A blister is a small pocket of fluid within the upper layers of the skin, typically caused by forceful rubbing (friction), burning, freezing, chemical exposure or infection. Most blisters are filled with a clear fluid called serum (Serum is the part of the blood that remains after red blood cells and clotting agents have been removed.)or plasma (aka, "blister water"). However, blisters can be filled with blood (known as blood blisters) or with pus (if they become infected). A blister usually forms because the outer layer of the skin has been damaged. Fluid collects under the damaged layer of skin, cushioning the tissue underneath. This protects the tissue from further damage and allows it to heal.

The word "blister" entered English in the 14th century. It came from the Middle Dutch "bluyster", and was a modification of the Old French "blostre" which meant a leprous nodule -- a rise in the skin due to leprosy.

Blisters, of the kind that occur due to rubbing by shoes, are best dealt with by covering with a gauze that has had a few drops of Lavender oil sprinkled on it. If the blister is large, it may be more comfortable to puncture it with a thoroughly sterilized needle, and then apply neat Lavender oil and a gauze covering. Oil of Myrrh added in equal proportions to the Lavender is valuable if the blister remains very damp, and oil of Benzoin can be used after initial treatment with Lavender, to help the skin heal.

Do not cover the blister with a plaster that lets in little or no air, but anchor a gauze dressing in place with plaster strips so that the skin can 'breathe' and leave off shoes and socks for as much of each day as is possible until the blister has healed. Blisters can become infected and should be seen to immediately. One drop of Lavender and/or Camomile on an open blister can stop it from becoming infected. Alternatively dilute 2 drops of Tagetes oil in 2 drops of iodine and apply to the area. If you are susceptible to blisters, an old dancers trick is to soak your feet in cold tea! Just make a pot of tea, add it to a bowl of water and soak your feet for thirty minutes.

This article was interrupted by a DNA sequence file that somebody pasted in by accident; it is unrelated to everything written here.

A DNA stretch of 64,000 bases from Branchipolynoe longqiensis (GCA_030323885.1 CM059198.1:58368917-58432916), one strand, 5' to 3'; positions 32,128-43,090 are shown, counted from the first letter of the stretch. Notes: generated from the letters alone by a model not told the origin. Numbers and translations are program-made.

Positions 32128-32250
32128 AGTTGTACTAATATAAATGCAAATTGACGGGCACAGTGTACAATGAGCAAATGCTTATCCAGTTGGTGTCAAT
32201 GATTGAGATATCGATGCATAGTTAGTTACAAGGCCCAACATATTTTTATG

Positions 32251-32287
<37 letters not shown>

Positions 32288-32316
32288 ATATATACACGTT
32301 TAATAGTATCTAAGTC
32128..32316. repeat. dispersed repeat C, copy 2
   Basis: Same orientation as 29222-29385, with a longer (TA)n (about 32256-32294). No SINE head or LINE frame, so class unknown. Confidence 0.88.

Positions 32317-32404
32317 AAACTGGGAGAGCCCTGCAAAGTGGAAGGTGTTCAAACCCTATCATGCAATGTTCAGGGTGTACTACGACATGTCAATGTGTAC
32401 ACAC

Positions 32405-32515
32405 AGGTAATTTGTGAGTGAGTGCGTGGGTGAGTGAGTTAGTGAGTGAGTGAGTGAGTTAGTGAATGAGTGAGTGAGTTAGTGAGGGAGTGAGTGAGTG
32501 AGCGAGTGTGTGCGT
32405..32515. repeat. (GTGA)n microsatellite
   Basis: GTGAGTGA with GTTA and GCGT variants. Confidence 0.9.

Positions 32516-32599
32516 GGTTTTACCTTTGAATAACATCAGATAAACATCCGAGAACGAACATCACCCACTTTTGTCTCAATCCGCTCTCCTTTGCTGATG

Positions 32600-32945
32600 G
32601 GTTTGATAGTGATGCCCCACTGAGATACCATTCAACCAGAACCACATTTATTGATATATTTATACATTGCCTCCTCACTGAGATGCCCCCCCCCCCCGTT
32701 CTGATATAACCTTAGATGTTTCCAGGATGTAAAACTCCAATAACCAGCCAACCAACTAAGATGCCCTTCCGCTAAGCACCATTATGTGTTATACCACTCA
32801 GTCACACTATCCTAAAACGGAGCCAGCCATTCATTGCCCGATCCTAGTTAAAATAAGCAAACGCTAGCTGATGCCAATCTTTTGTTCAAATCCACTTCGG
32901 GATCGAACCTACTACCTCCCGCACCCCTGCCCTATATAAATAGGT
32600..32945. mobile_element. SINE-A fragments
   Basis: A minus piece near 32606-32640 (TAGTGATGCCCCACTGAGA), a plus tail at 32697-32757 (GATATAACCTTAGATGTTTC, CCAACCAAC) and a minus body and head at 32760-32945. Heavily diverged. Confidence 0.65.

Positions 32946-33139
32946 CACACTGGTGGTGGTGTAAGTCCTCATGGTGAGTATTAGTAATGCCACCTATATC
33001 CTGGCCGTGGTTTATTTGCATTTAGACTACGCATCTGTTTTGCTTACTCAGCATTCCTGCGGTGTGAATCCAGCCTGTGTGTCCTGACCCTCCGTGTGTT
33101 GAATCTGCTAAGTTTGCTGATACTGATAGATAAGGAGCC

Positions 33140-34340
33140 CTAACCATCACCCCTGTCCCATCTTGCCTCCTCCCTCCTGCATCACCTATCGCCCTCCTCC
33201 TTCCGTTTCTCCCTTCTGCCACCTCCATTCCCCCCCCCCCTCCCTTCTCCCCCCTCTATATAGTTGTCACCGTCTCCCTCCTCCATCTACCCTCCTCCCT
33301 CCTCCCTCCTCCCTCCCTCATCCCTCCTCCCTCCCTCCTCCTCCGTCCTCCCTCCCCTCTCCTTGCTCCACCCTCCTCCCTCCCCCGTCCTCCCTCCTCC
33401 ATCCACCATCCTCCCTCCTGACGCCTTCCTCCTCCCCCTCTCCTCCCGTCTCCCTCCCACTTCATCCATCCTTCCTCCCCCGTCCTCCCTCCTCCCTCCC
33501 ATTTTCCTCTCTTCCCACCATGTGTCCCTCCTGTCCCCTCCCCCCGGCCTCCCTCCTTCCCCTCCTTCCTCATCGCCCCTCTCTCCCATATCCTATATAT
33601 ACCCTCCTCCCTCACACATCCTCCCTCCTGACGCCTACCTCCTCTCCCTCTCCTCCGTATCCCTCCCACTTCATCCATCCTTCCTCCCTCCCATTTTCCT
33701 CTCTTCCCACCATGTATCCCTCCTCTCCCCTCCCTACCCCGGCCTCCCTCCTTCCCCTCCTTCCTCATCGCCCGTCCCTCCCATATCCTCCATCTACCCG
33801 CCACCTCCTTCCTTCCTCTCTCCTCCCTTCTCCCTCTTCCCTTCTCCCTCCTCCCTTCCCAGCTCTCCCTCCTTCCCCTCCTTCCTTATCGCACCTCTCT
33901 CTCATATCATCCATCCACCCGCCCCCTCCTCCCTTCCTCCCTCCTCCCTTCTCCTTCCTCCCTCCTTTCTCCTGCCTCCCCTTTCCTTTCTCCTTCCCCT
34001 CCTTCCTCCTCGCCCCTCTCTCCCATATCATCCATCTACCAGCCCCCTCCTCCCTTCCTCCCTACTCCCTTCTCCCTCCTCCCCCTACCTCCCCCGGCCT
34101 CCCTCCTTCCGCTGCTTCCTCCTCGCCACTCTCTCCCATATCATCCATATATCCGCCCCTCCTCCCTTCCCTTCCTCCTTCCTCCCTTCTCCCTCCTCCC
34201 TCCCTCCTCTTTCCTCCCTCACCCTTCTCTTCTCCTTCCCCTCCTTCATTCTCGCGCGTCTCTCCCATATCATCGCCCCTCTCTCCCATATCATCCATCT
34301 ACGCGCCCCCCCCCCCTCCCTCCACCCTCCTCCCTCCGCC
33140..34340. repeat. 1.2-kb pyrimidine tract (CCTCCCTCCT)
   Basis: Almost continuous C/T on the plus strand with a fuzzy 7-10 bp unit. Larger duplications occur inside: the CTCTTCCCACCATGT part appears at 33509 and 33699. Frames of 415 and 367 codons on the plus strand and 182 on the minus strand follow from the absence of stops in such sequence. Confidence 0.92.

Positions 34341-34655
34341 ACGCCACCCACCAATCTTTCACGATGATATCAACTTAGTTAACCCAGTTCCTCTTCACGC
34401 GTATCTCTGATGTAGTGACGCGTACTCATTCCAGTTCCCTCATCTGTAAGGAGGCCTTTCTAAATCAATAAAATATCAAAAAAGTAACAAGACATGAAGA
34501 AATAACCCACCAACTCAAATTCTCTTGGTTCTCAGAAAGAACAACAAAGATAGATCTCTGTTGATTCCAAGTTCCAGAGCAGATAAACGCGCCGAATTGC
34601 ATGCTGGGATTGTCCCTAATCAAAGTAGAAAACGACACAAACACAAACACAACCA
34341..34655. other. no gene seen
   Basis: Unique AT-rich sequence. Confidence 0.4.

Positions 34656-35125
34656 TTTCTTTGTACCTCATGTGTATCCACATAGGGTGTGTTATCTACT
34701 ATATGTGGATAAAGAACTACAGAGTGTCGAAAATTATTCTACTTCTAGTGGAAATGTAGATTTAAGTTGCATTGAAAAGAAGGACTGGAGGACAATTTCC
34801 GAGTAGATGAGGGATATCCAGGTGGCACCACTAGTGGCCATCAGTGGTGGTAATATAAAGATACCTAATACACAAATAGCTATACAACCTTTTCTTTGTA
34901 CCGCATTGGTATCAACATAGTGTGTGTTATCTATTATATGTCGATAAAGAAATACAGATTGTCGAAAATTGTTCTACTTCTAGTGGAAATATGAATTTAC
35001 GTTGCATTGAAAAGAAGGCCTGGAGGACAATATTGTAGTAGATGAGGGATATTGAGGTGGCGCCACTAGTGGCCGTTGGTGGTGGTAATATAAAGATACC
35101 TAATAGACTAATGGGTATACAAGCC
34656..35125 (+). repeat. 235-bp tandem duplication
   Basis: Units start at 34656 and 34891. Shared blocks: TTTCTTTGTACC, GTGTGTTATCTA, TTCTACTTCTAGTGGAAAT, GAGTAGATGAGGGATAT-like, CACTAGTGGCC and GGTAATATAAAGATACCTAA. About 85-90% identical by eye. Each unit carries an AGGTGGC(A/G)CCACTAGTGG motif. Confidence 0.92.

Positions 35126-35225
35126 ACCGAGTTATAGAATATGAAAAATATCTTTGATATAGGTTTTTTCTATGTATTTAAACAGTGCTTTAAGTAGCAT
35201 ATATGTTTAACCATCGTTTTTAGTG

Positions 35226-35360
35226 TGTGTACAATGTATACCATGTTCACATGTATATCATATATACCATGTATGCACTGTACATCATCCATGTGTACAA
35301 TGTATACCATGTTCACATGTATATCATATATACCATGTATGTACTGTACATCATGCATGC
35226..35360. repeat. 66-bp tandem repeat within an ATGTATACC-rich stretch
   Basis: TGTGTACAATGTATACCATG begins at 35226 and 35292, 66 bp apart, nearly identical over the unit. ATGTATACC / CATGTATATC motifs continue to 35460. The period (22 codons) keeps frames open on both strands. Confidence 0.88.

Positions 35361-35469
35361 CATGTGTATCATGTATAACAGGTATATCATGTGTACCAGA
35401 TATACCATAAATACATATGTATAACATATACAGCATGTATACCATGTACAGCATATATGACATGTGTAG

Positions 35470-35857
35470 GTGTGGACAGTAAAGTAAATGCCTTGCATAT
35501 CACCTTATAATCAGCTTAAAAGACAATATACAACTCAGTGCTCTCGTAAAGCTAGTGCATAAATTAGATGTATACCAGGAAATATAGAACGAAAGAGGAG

People who are particularly liable to get blisters - joggers, hikers, athletes and ballet dancers, for example - use tincture of Benzoin (Friars Balsam) painted on the toes, or other vulnerable parts of the foot, both to prevent and to heal blisters.

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